CANTON — The police chief has suspended three officers without pay following an investigation into their association with former officer Jason K. Gaug.
Each officer was disciplined for unsatisfactory performance and deportment.
The discipline followed an Internal Affairs review of information gathered by the Stark County Sheriff’s Office during its investigation of Gaug, who pleaded guilty in August to felony steroid possession and misdemeanor obstructing justice and resigned from the Police Department.
Chief Jack Angelo suspended Officer Thomas Wasilewski for 10 days.
Officer Timothy Marks was ordered to serve a five-day suspension and detective Stephen Shaffer received a three-day suspension. Marks and Shaffer each forfeited one day of banked vacation or comp time to shorten their suspensions.
The suspensions started Monday. The officers signed letters in which they stipulate to the Internal Affairs review and agreed to the suspensions.
Bill Adams, Canton Police Patrolmen’s Association president, said neither the union nor the three officers would comment on the suspensions.
Wasilewski and Shaffer have been with the police department for more than 20 years. Marks was hired in 2007.
All three officers have received commendations during their careers and the Police Department honored Marks as its Officer of the Year in 2012.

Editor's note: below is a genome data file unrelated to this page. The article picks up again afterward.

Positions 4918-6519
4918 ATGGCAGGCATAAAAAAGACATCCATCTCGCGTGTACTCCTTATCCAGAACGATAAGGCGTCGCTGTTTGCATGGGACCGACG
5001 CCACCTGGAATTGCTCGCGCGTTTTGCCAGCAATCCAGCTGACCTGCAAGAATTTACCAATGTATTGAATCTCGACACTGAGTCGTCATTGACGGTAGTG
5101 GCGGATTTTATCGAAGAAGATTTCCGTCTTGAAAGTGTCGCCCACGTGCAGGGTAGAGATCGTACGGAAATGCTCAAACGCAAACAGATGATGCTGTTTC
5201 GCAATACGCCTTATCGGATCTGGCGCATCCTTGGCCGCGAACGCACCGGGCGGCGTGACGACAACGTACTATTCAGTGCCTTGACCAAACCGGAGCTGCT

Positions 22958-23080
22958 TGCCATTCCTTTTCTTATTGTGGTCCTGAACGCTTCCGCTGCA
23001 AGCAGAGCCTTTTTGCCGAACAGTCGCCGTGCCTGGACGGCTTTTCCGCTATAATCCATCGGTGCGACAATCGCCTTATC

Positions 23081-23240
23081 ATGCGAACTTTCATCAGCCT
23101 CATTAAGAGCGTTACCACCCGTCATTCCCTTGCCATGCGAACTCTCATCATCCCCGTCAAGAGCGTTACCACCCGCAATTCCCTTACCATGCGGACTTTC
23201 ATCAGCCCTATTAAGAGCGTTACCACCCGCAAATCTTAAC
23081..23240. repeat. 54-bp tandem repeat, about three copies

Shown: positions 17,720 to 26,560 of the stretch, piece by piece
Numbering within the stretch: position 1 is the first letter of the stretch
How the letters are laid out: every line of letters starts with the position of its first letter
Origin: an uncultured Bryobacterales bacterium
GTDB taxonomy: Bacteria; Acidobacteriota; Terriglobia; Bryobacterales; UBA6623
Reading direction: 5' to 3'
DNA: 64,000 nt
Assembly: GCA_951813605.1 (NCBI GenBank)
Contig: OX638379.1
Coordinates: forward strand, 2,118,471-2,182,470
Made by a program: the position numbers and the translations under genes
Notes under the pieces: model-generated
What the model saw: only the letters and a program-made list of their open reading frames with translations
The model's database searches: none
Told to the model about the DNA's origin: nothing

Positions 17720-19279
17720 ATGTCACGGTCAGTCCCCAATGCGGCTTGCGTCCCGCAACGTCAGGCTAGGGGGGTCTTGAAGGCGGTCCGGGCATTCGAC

Sheriff’s deputies began investigating Gaug while looking into the Feb. 3 overdose death of Teresa L. McMillen, 40, who had lived with Gaug until shortly before her death. Deputies didn’t link Gaug to the fatal overdose, but they found anabolic steroids in his home and learned that he didn’t arrest McMillen on a misdemeanor warrant despite checking her criminal history, including any outstanding warrants.
Exactly how Wasilewski, Marks and Shaffer broke police department policy through their association with Gaug isn’t clear in public records obtained from the city and Sheriff’s Office.
Angelo responded to a call seeking comment on the suspensions with a written statement.
“Through the investigation handled by the Stark County Sheriff’s Office it was found that these Officers engaged in conduct that did not meet the standards required by this department,” the statement said, in part. “None of these officers were charged with any criminal offenses and were disciplined only for unsatisfactory performance and deportment. ... The Canton Police Department does not take any infractions of our Rules and Regulations lightly and will continue to enforce them in a manner commensurate with the violation.”
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